View Full Version : Justine, Serena stand above pack as French Open Favorites

May 26th, 2007, 12:17 PM
By Richard Pagliaro

Hope comes to court during the pre-tournament practice week at the French Open. The crushed red brick court is a clean canvas offering an open expanse of opportunity for all 128 members of the singles draw.

But stop to survey the French Open women's draw released today and the thought of any woman other than reigning Roland Garros champion Justine Henin or 2002 winner Serena Williams raising the Roland Garros title trophy 15 days from now seems as plausible as the prospect of the Mona Lisa being bumped from the Louvre by the first framed painting from an obscure artist.

Two-time defending champion Henin has come to regard the red clay of Paris as her own personal piece of promised land and is bidding to become the first woman to three-peat at the French since Monica Seles swept her third straight title in 1991. Reigning Australian Open champion Williams returns to Roland Garros after a two-year absence seeking to seize the title that would put her halfway to a calendar Grand Slam.

They own a combined 13 major championships between them, they are the top two favorites for the French Open title and they find themselves so close to each other in the draw they can't help but notice each other's names with a brief bracket scan.

If the seeds hold true to form, the top-seeded Henin and eighth-seeded Williams will meet in the last eight and the woman who emerges from that quarterfinal clash will be favored to lift the shiny silver French Open title trophy 13 days from now.

Henin opens against 67th-ranked Russian Elena Vesnina; the pair have not played each other previously. Williams takes on 95th-ranked Tsvetana Pironkova, who upset older sister Venus Williams, 2-6, 6-0, 9-7, in the opening round of the 2006 Australian Open.

When she's playing at the peak of her powers, the muscular Williams' best tennis beats the best any woman in the world has to offer on any surface — except for the lithe Henin on red clay.

On the terre battue the tennis flows from the Belgian with the brilliant one-handed backhand like all the right answers on a test. The 5-foot-5 3/4 Henin has all the shots and all-court ability to confound bigger, stronger opponents and fortifies her vast versatility with innate improvisational skills. Henin has won three of the past four French Open championships, sweeping 22 of her last 23 matches in Paris. She enters the clay-court major with a 14-match French Open winning streak, including 10 consecutive straight sets wins.

In an era of big-hitting baseliners who seldom venture to net other than to complete the customary post-match handshake, Henin is unique in that she can defend on clay perhaps better than any woman in the world and is adept at moving forward in the court as well.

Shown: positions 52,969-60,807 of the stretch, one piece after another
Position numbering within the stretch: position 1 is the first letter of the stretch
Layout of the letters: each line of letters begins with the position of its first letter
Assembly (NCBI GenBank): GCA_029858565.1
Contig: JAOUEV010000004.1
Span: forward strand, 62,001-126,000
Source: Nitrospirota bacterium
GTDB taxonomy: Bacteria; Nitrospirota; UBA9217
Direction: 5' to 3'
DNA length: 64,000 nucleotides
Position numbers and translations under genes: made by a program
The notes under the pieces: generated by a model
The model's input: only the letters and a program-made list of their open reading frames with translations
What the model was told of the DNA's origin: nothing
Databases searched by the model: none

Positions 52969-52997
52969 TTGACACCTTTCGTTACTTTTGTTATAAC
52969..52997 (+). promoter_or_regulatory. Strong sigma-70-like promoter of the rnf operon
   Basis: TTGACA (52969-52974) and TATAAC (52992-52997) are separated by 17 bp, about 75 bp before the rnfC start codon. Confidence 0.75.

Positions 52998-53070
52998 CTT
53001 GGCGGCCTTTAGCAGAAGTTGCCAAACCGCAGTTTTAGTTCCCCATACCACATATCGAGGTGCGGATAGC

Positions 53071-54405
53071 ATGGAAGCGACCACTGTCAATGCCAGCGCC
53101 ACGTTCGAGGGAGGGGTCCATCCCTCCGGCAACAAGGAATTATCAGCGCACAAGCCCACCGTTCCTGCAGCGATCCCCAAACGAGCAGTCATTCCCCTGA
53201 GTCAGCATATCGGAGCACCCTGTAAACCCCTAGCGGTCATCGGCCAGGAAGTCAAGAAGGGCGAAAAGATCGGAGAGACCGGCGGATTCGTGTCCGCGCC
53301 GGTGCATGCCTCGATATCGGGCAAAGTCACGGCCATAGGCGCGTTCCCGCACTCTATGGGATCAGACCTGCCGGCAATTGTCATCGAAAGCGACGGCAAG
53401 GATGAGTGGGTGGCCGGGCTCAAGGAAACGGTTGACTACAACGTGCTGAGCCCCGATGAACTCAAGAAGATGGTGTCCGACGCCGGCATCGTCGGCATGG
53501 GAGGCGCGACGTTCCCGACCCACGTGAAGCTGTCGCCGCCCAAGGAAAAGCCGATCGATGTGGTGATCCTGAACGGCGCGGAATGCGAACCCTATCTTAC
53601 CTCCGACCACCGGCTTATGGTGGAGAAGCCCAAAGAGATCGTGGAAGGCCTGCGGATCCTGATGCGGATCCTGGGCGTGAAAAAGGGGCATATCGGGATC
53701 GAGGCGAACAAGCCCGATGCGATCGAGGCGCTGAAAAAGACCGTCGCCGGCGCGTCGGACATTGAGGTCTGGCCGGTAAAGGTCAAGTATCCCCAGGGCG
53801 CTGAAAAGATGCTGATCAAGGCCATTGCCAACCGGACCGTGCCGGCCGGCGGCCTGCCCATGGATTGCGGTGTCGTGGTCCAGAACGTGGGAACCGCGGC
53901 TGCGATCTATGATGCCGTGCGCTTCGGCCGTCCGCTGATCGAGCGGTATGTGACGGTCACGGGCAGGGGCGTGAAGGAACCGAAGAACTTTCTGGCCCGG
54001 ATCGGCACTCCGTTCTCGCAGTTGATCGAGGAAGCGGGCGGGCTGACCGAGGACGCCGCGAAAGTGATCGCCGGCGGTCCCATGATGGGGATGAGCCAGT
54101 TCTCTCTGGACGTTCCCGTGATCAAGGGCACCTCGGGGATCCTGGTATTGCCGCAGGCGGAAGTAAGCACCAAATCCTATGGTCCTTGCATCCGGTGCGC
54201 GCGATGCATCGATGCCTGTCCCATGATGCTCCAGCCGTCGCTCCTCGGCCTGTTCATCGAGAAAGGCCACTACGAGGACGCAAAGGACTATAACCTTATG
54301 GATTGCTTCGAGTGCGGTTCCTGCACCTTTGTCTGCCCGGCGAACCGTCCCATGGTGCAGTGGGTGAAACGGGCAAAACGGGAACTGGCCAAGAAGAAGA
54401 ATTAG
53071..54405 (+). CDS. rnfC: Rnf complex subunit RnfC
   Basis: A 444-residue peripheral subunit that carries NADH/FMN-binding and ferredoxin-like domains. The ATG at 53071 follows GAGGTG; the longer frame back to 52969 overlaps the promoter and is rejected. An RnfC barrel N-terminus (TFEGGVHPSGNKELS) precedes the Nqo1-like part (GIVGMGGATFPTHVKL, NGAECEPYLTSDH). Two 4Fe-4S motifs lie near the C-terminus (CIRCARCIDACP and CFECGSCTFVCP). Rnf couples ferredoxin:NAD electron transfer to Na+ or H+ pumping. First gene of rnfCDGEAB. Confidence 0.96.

She showcased her seamless transitional ability in taking a 6-0, 4-2 lead over Williams in the Sony Ericsson Open final in Miami in March before a resilient Williams fought off match points to roar back and complete an 0-6, 7-5, 6-3, victory.

"Justine Henin has an all-around game; she's got the most complete game on clay," ESPN analyst and 1993 French Open finalist Mary Joe Fernandez told Tennis Week. "I think she is the favorite and she probably should have beaten Serena in that Miami final."

Henin's impressive resume of results might be daunting to even a former champion and when you consider Williams has not played a French Open match since she lost to Jennifer Capriati, 6-3, 2-6, 6-3, in the 2004 quarterfinals, her task becomes of dethroning the defending champion seems even more demanding.

But short-term memory loss has long been one of Williams' biggest assets: she exhibits the uncanny ability to erase the memory of a poor shot, sloppy set or even lost season from her mind, play the next point without a conscience and often strings together a series of aggressive shots. Williams is able to wipe the past from her mind as routinely as a player erasing the stain of a ball mark from the clay court with the simple swipe of her sneaker sole.

In January, Williams concluded her audacious Australian Open return by reasserting her right to create a new start. Crushing the most convincing combinations of her career as if empowered by the prospect of reaching redemption and revival with every single swing of her racquet, the then 81st-ranked Williams delivered an authoritative annihilation of top-seeded Maria Sharapova in scoring a 6-1, 6-2 victory to capture her eighth career Grand Slam singles championship.